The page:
More than 50 Black athletes played on white college football teams from 1889 through 1920. And it bears saying that around this same time, historically Black colleges and universities like Howard and Tuskegee are starting to field their own teams. So you have an environment where Black people are pretty much playing at every level.
During the NFL’s first two years, at least four Black players lined up for squads. Of note, that number includes Fritz Pollard, a Hall of Fame running back and the NFL’s first Black head coach.
So the early NFL had Black players, but we should be clear—it wasn’t like today. Black players made up a tiny percentage of the league. In 1922, there were only five Black players in the NFL, out of hundreds.
These aren’t exactly giant numbers, but they’re significant given what’s going on in other major sports. The last Black major leaguer suited up in 1884. The last Black jockey to win a Triple Crown race was in 1902.
And during this time, football was becoming something of a national phenomenon. Though the NFL wasn’t as widely popular as college football, it was a paying gig for football players. It was a job. And jobs were plentiful throughout the decade … until they suddenly weren’t.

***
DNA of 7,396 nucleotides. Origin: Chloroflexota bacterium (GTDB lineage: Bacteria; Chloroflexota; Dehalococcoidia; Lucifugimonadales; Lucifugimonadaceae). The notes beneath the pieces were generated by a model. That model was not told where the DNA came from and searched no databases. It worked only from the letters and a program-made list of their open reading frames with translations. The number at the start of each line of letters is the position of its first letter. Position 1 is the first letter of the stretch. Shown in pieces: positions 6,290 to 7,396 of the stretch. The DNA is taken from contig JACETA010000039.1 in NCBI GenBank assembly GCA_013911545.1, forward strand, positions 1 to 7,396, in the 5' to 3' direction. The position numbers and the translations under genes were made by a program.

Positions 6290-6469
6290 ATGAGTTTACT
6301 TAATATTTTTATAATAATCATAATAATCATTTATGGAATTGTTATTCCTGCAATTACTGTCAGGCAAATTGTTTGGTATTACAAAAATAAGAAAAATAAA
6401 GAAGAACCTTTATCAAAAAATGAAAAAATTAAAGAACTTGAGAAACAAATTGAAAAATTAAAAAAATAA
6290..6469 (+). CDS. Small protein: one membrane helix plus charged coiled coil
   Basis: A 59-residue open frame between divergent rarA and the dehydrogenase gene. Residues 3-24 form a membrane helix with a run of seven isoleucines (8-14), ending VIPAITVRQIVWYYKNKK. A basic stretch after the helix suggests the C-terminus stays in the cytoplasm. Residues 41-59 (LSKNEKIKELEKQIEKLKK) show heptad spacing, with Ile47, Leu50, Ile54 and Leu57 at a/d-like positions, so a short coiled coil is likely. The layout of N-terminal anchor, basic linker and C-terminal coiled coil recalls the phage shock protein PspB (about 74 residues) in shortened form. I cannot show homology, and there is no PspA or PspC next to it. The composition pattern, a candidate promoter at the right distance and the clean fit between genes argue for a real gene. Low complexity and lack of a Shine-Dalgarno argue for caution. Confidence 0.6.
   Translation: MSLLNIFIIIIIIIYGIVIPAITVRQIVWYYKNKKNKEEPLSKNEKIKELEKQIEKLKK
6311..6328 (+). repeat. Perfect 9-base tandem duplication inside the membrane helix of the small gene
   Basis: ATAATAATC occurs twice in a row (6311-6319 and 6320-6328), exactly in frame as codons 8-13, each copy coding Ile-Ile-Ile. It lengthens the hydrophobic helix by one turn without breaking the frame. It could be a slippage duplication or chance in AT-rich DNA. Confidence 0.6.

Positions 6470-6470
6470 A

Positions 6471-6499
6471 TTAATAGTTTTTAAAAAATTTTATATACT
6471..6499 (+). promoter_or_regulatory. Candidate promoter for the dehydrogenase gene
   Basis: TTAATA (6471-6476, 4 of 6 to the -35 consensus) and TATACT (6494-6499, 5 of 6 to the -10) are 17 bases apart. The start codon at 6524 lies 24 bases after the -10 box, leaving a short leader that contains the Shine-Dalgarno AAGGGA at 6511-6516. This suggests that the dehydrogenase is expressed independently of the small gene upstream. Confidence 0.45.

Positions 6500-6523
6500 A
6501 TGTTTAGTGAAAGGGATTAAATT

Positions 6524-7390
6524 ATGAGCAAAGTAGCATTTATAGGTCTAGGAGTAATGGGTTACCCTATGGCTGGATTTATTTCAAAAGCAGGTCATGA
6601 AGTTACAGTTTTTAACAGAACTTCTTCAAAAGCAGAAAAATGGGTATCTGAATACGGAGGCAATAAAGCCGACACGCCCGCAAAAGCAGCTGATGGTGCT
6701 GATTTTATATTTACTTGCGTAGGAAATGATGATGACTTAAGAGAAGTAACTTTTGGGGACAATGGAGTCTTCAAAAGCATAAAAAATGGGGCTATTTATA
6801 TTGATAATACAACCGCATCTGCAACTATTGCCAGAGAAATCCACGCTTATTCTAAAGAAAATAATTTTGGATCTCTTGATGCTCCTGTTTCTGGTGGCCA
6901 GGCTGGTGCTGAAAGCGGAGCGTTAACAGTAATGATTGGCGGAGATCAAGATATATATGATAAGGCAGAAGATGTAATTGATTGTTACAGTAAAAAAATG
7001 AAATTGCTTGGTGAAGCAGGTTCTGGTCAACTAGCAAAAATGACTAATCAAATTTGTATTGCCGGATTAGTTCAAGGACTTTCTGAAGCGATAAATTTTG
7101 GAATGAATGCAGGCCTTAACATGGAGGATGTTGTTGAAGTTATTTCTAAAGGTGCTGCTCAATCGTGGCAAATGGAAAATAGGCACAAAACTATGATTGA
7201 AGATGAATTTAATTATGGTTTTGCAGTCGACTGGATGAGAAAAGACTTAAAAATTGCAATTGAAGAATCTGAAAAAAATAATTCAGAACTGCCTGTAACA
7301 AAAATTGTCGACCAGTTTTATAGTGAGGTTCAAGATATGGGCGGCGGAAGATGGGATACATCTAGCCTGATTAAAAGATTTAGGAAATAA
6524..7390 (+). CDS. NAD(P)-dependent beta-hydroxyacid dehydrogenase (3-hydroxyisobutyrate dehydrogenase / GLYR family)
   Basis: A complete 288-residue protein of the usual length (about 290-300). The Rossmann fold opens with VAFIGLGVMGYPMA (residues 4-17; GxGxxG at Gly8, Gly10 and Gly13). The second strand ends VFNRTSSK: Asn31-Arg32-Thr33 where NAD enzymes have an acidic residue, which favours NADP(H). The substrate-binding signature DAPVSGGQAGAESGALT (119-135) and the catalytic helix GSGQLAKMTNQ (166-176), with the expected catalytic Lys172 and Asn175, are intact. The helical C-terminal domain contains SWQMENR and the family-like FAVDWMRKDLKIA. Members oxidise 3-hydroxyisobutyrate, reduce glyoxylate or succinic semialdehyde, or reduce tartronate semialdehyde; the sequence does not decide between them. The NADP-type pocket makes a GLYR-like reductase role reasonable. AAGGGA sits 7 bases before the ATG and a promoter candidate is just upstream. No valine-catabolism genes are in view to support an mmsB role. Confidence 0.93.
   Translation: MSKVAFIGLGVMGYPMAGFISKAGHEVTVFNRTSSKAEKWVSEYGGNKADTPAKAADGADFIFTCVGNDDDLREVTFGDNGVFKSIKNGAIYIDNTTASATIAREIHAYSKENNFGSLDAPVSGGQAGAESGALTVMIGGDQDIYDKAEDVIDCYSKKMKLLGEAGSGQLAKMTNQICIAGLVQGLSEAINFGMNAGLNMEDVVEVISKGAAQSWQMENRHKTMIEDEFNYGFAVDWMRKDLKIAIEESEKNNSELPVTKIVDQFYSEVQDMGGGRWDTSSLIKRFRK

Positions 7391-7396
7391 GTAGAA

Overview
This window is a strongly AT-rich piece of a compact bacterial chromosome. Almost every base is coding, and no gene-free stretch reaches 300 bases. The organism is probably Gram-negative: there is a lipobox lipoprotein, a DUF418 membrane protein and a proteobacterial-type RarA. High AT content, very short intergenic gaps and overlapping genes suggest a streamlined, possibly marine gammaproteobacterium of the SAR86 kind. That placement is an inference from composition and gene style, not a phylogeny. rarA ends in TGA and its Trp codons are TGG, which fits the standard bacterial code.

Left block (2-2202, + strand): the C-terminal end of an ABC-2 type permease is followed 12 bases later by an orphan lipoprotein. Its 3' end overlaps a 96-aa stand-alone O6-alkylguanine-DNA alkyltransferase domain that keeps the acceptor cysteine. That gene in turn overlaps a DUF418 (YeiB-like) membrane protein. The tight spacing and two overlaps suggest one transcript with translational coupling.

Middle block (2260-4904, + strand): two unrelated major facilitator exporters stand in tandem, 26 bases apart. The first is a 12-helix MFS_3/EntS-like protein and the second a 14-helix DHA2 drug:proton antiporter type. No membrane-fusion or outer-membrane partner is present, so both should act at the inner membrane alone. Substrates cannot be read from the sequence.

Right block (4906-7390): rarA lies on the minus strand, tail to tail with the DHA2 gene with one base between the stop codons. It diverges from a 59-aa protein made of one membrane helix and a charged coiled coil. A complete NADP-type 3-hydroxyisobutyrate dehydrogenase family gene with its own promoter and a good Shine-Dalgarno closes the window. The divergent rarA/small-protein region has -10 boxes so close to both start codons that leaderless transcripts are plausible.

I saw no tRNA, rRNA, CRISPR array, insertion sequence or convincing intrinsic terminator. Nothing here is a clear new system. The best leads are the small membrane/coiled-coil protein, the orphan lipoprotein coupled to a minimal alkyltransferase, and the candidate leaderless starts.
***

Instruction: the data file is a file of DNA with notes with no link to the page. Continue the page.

The stock market crash of 1929 and the ensuing Depression left a lot of bare pockets. Unemployment was rampant. For reference, unemployment rates ranged from 14 percent to almost 25 percent across America in the 1930s. And that led to some tension around paying Black people to play football.
In the late ’20s and early ’30s, there were never more than two Black NFL players at a time. And then, in 1934, for the first time in the 14-year history of the NFL, there were no Black players at all.
And this isn’t really seen as an accident at the time. From the moment it happened, there were rumors in the media and in locker rooms that the change was by design.
Some people called it a “gentlemen’s agreement.” I don’t use that term in my everyday life, but I guess it’s supposed to mean an unofficial, wink-wink deal. But a “gentlemen’s agreement”? Did they have a meeting? Did they all go golfing and just whisper around the tees?
I don’t know about you, but when I imagine this—and to be clear, this is just in my head—I see them all hanging out in a dark speakeasy in Chicago, cigar smoke everywhere, clinking their bourbons and laughing about their new plan.
The gentlemen’s agreement is technically only a rumor, but it was one that was easy to believe.
What is clear is that all of a sudden, without any public declaration of segregation, the NFL suddenly employed no Black players: players who, at their physical peaks, no longer had an opportunity to play.
And whatever did happen ... happened in the dark.
This excerpt has been lightly edited for clarity. To hear the entire episode, click here, and subscribe to The Ringer NFL Show to listen to additional episodes.
Host: Chelsea Stark-Jones
Co-Reporter: Lex Pryor
Producers: Isaiah Blakely, Mike Wargon, Justin Sayles, and Vikram Patel
Sound Design and Original Theme Song: Devon Renaldo
Mixing and Mastering: Scott Somerville